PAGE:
Eighteen Ph.D. astronomers at the five SARA institutions now use our facility at Kitt Peak and bring students to the observatory on a regular basis. Current SARA research interests span all areas of observational astronomy (see individual departments' homepages for details). Each institution is guaranteed a fraction of the available observing time proportional to its financial investment. Observing time is available to non-SARA astronomers either by direct collaboration or on a contractual basis. This research facility has had an unexpected but welcome side effect: each SARA member institution has hired at least one new astronomer since the consortium was formed, a non-trivial contribution to the astronomical employment picture.

The SARA telescope is equipped with a four-port instrument selector which allows use of several instruments during a given night of observation. It is already fully computer-controlled. Over the next several months we will begin experimenting with remote robotic scheduling of the telescope via the Internet, with a goal of making the data gathered by it available to classroom students, as well as to on-site observers. Through optimized and queued scheduling we hope to achieve a much higher level of productivity and telescope access than could be achieved by the traditional scheduling methods used at most observatories. This is particularly important to faculty like ours, who have heavy teaching responsibilities and cannot travel to the Observatory more than a few times per year. Mostly because the telescope is not yet fully subscribed, but also to provide a sound financial base for instrument improvements and the inevitable gradual increase in operating and maintenance costs, SARA plans to add one or two new institutional members in the near future.

Undergraduate student involvement in research is one of SARA's primary interests. With funding provided by the NSF in 1995, SARA established the first multi-institution Research Experiences for Undergraduates site. SARA recruits student interns from around the U.S.; each spends the summer working with a faculty mentor at one of the SARA institutions. In addition to two multi-day workshops which bring all participants together at one of the SARA schools, each intern plans and executes an observing run at the SARA Observatory in Arizona. At summer's end, each student submits a summary of his/her research results, which is published in the IAPPP Communications.

SARA intends to take an increasing role in helping to represent the interests of astronomers who need the smaller telescopes to conduct their research. As a first step, we have recently agreed to be host institution for the North American Small Telescope Cooperative (NASTeC). The purpose of NASTeC is to call the general astronomical community's attention to the wide distribution and availability of small-to-intermediate research telescopes and to foster collaborative observational projects. This effort is currently facilitated by a website database and bulletin board administered by SARA.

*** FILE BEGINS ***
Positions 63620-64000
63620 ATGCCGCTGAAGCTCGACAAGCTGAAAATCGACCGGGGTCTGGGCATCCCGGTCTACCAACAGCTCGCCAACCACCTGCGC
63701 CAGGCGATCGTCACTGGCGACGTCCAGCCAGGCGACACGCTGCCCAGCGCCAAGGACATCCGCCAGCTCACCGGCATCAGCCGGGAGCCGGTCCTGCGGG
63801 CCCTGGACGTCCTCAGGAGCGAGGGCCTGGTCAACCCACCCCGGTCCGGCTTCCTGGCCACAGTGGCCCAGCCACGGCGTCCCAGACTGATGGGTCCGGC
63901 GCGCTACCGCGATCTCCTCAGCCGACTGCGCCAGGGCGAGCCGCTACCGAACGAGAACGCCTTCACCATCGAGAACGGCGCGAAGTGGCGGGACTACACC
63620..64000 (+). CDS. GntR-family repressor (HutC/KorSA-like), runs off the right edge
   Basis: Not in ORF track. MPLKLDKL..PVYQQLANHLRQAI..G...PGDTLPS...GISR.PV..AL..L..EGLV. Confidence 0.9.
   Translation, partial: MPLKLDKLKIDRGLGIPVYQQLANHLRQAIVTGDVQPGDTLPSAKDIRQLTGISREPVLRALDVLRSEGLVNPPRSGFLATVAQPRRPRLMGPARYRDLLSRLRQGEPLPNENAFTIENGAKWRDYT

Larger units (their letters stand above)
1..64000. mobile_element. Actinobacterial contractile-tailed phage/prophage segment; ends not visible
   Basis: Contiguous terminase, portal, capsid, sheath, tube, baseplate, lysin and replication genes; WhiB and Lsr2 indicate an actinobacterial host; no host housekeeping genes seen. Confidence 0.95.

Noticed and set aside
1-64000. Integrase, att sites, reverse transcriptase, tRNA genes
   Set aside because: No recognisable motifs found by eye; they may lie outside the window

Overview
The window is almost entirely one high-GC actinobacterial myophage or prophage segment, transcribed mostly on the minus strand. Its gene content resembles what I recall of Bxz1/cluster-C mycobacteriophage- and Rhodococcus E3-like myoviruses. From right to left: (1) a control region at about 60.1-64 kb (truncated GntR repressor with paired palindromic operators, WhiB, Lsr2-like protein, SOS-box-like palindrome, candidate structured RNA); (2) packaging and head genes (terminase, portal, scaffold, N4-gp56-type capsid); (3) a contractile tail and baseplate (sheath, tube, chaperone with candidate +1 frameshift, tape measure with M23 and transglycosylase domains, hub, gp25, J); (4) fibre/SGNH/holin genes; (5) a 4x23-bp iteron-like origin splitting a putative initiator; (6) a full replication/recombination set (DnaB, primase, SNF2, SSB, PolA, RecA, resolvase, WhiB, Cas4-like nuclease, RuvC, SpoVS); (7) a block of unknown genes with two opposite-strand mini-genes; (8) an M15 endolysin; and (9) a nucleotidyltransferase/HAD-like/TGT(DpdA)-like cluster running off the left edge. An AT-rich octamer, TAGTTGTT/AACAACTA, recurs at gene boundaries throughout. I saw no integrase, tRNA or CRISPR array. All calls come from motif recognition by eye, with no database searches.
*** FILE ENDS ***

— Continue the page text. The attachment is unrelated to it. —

The diminishing availability of small (1-2m) telescopes at national facilities requires that new models for operating such facilities must be developed if they are to be preserved for the next generation of astronomers. Their users, typically faculty at small universities, must achieve an equitable voice in policy decisions affecting those facilities which support their research. In exchange, they must assume a larger role in the facilities' operation, management and funding. Consortia of small universities such as SARA are one model for meeting these goals.

We gratefully acknowledge support from the National Science Foundation (AST-9423922), the Research Corporation and the State of Florida Technological Research and Development Authority. Special thanks is extended to the National Optical Astronomy Observatories and Astronomical Consultants & Equipment, Inc.

Additional information can be found at the following websites:

 SARA Observatory:
 SARA REU Program:
 SARA NASTeC site:
 Florida Tech:
 East Tennessee State U.:
 University of Georgia:
 Valdosta State University:
 Florida International U.:

Unattended Automation as an Option for the Operation of Small Telescopes

Kent Honeycutt
Indiana University